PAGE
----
Another alternative if possible would to be to request a cutting from the plant that you can strike and regrow into a new plant.
Posted 21 June 2012 - 07:38 AM
You can ask, but I wouldn't be surprised if the answer is no. However, I agree with a PP who suggested that you also try asking for a cutting. You might have more success that way (leave it as an alternative perhaps) as they may be reluctant to remove a well established plant that they like.
I also think a polite handwritten note might be a good idea. You can give details of why, they have time to think it over and respond. Leave all your contact details in the letter (phone, email, etc).
I too think it's strange that you are coming back to this 4 years later (why didn't you remove the plants at the time if they meant that much to you?), but hey, stranger things happen. In the scheme of oddness, it's only a little odd, not major odd.
Posted 21 June 2012 - 09:12 AM
No harm in asking. Especially if you offer replacements (maybe of their choice, if they are interested?)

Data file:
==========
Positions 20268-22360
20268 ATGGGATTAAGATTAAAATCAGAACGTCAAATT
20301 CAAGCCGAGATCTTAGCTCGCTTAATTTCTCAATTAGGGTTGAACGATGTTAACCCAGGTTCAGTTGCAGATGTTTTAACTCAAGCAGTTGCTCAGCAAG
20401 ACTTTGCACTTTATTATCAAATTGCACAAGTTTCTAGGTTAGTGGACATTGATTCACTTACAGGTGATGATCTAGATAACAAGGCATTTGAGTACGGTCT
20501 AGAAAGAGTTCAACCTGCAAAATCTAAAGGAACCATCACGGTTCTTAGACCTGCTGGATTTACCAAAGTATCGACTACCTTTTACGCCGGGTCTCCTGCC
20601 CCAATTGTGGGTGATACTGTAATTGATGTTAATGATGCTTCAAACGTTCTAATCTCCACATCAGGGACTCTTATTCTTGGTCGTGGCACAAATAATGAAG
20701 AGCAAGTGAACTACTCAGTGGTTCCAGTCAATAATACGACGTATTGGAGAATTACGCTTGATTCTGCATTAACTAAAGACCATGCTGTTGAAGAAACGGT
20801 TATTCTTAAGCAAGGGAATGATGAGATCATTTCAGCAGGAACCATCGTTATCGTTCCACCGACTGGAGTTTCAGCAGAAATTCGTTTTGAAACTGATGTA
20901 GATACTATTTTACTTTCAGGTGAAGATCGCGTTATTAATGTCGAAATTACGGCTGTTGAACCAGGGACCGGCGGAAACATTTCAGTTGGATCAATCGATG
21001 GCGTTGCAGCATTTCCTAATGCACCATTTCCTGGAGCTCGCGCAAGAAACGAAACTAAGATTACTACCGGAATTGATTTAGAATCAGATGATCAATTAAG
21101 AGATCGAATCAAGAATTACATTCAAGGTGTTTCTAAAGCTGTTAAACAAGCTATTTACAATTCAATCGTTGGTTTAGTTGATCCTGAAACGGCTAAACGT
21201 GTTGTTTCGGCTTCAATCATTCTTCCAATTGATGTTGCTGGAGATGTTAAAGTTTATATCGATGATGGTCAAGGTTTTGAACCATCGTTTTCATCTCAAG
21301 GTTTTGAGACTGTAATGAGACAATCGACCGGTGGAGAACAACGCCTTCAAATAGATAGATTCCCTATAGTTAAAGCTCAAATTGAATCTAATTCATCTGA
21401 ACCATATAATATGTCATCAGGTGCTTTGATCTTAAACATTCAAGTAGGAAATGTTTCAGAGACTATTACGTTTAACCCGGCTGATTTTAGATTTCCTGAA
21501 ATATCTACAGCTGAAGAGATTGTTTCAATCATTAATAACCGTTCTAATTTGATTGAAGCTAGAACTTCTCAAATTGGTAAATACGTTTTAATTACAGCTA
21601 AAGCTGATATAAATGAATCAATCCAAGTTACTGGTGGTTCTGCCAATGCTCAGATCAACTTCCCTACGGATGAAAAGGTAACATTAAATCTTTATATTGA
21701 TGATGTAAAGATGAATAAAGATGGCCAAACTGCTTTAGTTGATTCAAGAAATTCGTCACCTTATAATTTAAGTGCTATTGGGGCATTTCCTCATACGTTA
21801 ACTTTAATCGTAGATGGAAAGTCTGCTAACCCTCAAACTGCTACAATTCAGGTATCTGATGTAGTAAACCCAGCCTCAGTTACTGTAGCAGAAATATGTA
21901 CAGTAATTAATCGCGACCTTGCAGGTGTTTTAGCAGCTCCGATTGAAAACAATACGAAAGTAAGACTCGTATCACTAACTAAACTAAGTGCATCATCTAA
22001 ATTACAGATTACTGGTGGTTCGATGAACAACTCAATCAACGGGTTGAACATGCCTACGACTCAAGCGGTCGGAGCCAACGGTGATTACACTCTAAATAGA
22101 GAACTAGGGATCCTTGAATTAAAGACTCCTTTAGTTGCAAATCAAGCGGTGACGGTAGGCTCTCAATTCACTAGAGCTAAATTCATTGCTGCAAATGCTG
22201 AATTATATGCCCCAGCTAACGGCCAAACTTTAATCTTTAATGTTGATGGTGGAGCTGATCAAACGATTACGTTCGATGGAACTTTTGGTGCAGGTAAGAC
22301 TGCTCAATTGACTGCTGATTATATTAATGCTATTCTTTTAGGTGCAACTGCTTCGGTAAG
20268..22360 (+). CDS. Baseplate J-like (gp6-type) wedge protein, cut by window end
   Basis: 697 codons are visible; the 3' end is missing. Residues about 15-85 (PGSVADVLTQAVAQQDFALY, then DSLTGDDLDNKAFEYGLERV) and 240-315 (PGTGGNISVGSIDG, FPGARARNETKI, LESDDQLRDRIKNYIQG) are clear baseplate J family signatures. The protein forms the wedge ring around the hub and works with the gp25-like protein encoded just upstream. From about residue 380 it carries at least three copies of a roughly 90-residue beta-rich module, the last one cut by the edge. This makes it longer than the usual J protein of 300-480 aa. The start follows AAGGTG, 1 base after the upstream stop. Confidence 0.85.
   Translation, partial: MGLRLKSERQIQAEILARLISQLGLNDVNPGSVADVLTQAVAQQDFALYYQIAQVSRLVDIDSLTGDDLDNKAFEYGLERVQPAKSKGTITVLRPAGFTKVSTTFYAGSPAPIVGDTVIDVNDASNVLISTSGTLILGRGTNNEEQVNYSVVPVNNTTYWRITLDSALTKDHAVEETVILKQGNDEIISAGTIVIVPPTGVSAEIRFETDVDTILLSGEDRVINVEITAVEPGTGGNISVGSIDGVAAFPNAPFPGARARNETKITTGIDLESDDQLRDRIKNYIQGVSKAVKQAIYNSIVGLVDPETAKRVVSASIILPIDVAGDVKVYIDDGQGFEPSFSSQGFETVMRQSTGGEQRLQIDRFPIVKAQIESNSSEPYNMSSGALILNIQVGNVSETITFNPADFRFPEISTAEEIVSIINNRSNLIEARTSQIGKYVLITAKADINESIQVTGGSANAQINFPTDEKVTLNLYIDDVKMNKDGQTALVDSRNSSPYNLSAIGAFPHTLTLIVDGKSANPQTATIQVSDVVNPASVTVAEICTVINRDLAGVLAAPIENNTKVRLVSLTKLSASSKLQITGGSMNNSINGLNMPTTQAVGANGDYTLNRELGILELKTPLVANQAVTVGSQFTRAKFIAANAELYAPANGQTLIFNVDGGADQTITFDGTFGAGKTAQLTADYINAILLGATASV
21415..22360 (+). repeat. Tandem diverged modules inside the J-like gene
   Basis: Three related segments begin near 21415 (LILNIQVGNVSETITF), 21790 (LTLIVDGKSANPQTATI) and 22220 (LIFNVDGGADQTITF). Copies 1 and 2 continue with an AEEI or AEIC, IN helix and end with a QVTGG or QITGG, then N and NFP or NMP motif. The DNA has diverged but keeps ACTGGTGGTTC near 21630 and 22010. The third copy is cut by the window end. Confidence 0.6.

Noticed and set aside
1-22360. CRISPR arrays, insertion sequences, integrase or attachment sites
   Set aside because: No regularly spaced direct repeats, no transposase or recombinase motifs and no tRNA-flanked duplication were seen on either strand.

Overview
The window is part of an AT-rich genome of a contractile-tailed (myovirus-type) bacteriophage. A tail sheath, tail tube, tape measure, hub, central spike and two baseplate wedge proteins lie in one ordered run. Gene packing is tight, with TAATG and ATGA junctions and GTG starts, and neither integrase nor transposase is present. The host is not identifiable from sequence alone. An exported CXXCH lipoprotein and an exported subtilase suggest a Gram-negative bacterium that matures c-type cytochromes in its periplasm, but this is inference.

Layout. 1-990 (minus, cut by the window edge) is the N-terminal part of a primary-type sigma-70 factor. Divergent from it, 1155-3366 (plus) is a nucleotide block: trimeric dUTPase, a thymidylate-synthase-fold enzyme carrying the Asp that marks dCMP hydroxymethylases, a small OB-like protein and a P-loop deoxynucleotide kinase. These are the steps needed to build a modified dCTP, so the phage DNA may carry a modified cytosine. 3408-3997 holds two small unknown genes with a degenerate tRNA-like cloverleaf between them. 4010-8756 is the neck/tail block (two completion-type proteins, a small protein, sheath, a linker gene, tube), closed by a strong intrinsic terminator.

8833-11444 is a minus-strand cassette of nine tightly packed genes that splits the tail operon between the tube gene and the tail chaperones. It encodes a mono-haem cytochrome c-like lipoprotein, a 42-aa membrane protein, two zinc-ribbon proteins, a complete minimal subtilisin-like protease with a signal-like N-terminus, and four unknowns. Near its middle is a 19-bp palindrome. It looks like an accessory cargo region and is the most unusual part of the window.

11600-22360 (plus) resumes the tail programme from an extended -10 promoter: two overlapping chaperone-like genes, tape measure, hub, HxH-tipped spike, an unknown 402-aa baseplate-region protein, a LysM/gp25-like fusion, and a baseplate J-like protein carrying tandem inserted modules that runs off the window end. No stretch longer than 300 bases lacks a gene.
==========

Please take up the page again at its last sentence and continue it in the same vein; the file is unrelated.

Maybe a picture of your DD or something that makes it personal. Maybe weirder, but try what you can.
Posted 21 June 2012 - 09:18 AM
I also think you've left it too long. They've been there 18 months now - it's THEIR home and THEIR garden.
Best you could expect is a cutting.
As others have said, it can't have been too special to have left it all this time.
Posted 21 June 2012 - 09:27 AM
you can ask but I wouldn't let you dig any established plants out of my garden - I would think you quite rude and entitled just for asking to be honest.
Posted 21 June 2012 - 09:29 AM
Don't just knock on the door and put them on the spot- that would definitely be weird, I wouldn't respond well to that at all. You could leave a note, I think if I were the receiver though I wouldn't be bothering to contact you even if I didn't mind. I agree you've left it too late. A cutting (should be possible from the rose at least) would be no issue if it were me, for that I wouldn't care if you just knocked on the door.
Posted 21 June 2012 - 09:32 AM
It is a bit odd. I think asking for a cutting would be less odd.
After my grandfather died, I went back to his old house (he had sold it a few years earlier) and asked if I could cut some roses from his favourite bush for his funeral and they were more than happy to oblige, but I can't imagine asking for the whole plant.